Unsung Heroes of the Central Subway
When is a subway more than just a subway? More than its tracks, tunnels and platforms? More than simply a way to get from point A to point B?
A subway is much more when people put their hearts and souls into building it, as so many who worked on the recently opened Central Subway did. The subway was decades in the making, and over the years, hundreds of SFMTA employees spent countless hours designing and constructing it. Every single contribution, no matter how large or small, was essential, and there are so many unsung heroes of the Central Subway whose collective legacy will be felt well into the future.
We want to introduce you to a few of those heroes, but please know that they are not the only ones.
For Wyman Lee, building the Chinatown-Rose Pak Central Subway station was deeply personal. Lee, the SFMTA’s resident engineer for the construction, was born and raised just steps away from where the station now stands.
Lee first joined the SFMTA in 2000 and left a few years later to do construction management work for the San Francisco Public Utilities Commission. He returned to the agency in May 2013 to work on the Chinatown station. “This was a once in a lifetime experience for me,” Lee explained. “There aren’t many engineering careers that take you back to the neighborhood where you were born and [let you] provide a service for that community. It’s full circle.”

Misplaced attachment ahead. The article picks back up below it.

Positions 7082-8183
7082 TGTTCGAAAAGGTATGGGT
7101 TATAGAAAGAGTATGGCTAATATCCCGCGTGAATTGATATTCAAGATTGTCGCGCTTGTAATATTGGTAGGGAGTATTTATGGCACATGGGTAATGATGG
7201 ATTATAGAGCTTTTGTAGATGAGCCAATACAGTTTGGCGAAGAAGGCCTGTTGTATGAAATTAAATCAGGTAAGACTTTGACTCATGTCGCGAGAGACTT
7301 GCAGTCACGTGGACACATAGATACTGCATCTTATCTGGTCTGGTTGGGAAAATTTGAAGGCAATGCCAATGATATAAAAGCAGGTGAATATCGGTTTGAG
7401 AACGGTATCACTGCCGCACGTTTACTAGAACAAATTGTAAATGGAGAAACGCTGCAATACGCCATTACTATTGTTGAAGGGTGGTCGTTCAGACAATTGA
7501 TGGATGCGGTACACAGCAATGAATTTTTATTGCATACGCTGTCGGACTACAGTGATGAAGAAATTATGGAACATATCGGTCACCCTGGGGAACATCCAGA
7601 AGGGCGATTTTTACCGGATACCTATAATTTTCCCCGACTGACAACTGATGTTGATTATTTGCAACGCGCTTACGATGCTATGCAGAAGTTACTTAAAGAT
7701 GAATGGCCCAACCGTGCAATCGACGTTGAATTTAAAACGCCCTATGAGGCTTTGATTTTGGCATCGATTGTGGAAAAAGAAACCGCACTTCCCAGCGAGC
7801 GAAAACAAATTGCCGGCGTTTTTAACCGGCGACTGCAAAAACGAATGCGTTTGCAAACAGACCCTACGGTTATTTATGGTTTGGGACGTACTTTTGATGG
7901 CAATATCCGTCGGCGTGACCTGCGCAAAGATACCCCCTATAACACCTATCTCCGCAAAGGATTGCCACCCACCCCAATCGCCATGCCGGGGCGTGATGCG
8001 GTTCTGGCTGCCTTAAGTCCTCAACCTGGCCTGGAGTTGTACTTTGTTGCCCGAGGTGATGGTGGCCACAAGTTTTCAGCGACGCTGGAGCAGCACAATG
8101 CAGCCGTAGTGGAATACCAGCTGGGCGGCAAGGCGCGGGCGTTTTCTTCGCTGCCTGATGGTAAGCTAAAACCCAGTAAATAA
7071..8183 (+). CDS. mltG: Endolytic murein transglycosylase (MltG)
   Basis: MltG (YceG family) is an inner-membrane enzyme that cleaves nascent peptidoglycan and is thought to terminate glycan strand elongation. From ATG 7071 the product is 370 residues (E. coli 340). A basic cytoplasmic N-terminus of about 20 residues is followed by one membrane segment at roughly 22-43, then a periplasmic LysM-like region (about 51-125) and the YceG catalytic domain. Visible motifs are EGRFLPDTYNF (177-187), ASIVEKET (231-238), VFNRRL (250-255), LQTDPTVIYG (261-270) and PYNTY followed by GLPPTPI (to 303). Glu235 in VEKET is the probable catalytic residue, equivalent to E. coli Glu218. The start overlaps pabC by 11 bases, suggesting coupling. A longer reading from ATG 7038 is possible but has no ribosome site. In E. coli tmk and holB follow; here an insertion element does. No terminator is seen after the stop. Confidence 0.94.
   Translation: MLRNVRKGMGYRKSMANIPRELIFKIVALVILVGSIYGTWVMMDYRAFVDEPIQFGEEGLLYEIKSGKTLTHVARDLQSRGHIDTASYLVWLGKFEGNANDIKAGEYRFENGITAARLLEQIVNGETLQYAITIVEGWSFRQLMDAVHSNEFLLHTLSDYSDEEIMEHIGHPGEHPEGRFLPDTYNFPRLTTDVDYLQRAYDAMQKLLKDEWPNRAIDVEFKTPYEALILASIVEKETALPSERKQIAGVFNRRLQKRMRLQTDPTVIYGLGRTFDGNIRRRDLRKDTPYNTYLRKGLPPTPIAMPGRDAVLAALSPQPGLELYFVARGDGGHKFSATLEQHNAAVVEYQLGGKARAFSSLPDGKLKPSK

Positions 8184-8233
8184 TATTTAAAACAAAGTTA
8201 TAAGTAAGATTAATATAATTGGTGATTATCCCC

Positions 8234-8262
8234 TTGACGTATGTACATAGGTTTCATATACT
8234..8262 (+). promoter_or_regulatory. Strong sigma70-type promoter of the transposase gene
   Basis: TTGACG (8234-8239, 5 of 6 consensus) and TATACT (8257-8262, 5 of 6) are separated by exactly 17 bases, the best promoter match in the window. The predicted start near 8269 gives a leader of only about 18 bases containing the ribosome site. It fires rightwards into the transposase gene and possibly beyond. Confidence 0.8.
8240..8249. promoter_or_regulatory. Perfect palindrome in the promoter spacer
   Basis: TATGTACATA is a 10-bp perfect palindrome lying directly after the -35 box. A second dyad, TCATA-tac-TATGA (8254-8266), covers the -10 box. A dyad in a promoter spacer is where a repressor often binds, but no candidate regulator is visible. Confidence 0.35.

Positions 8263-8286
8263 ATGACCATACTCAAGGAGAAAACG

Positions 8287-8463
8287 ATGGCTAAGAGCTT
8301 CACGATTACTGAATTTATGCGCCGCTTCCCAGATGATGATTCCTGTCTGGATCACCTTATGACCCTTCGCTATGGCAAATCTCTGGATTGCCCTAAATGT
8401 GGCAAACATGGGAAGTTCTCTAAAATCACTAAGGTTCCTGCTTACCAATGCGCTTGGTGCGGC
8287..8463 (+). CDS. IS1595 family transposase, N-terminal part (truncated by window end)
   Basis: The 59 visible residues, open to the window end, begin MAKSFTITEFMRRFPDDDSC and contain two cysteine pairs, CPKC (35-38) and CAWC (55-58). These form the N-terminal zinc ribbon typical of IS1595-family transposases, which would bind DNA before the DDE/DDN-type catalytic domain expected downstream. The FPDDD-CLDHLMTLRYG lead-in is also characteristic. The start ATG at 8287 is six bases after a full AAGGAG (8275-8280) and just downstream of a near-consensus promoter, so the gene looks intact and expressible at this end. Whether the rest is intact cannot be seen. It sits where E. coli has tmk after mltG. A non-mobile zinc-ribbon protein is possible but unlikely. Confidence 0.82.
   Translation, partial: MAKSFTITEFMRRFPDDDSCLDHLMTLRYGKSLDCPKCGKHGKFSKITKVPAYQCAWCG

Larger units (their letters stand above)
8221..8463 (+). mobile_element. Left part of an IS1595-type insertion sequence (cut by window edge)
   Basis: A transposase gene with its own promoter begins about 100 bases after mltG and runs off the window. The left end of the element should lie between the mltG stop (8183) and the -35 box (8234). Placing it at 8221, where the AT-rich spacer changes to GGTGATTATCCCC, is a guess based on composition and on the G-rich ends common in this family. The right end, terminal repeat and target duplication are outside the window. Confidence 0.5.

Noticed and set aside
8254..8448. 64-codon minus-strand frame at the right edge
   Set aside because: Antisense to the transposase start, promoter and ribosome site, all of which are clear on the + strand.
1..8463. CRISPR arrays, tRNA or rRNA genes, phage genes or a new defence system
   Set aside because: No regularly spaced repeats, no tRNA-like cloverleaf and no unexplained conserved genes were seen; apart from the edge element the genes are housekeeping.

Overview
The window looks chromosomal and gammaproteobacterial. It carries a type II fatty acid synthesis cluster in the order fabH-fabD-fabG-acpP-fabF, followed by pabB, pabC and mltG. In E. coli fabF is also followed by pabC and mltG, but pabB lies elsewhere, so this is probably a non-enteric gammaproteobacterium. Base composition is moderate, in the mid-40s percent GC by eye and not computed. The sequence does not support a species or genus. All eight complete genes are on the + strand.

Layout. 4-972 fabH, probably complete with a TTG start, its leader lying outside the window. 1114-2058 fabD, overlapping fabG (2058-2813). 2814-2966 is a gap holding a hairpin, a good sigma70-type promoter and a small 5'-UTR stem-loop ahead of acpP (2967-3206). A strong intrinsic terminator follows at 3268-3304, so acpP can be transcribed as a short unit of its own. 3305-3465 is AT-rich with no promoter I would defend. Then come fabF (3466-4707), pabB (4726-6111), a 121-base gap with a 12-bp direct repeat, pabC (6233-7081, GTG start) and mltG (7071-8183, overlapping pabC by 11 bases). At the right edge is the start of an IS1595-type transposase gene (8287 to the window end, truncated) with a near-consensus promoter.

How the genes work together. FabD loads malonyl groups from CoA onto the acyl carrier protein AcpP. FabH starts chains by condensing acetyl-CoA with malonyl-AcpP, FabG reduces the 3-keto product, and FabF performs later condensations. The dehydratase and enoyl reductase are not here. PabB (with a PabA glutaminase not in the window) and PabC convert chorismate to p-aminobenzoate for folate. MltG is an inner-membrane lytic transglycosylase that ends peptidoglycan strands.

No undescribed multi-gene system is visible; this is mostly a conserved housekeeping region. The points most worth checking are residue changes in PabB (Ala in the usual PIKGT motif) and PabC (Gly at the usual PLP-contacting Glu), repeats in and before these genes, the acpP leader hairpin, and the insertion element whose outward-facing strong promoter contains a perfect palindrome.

Lee believes the station and Central Subway will improve the lives of Chinatown residents now and for generations to come. That is particularly important to him because Lee’s family didn’t have much when he was growing up, and neighbors were always willing to lend a hand. “This has been my way of saying ‘thank you’ to a community that supported me when I was young,” he said.
Lee doesn’t need or want recognition; he just wanted to give back to Chinatown.
Albert Hoe has been with the SFMTA for 29 years, and his work on the Central Subway began in 2004. Hoe initially was a project engineer for the subway before taking on numerous other roles. “I think of this project as my first child,” he said. “I have three daughters [now], but before my kids, this was my life.”
Hoe grew up in San Francisco’s Richmond district, and after riding Muni all over town as a kid, he felt he could make a significant contribution to the city and its transit system with his work on the Central Subway. However, bringing the subway to life wasn’t always easy, and there were many stops and starts that occasionally made it feel, in Hoe’s words, like the project was on life support. “We had some really trying times where we had to go convince people this was a legitimate project that was worth the cost.”
Now that the Central Subway is open, Hoe feels relief more than any other emotion, including personal pride. This is, in part, because he doesn’t consider himself to be any more important than anyone else who contributed to the project – regardless of how long they were involved or what role they played. “I don’t ever feel like this was my job,” he said. “It’s our job.”
Little did Paul Orsburn know, as he was studying civil engineering at the University of Kentucky in the 1990s, what the future had in store for him. “Never in my wildest dreams did I think I would be working on building a new subway line through the heart of San Francisco,” Orsburn said.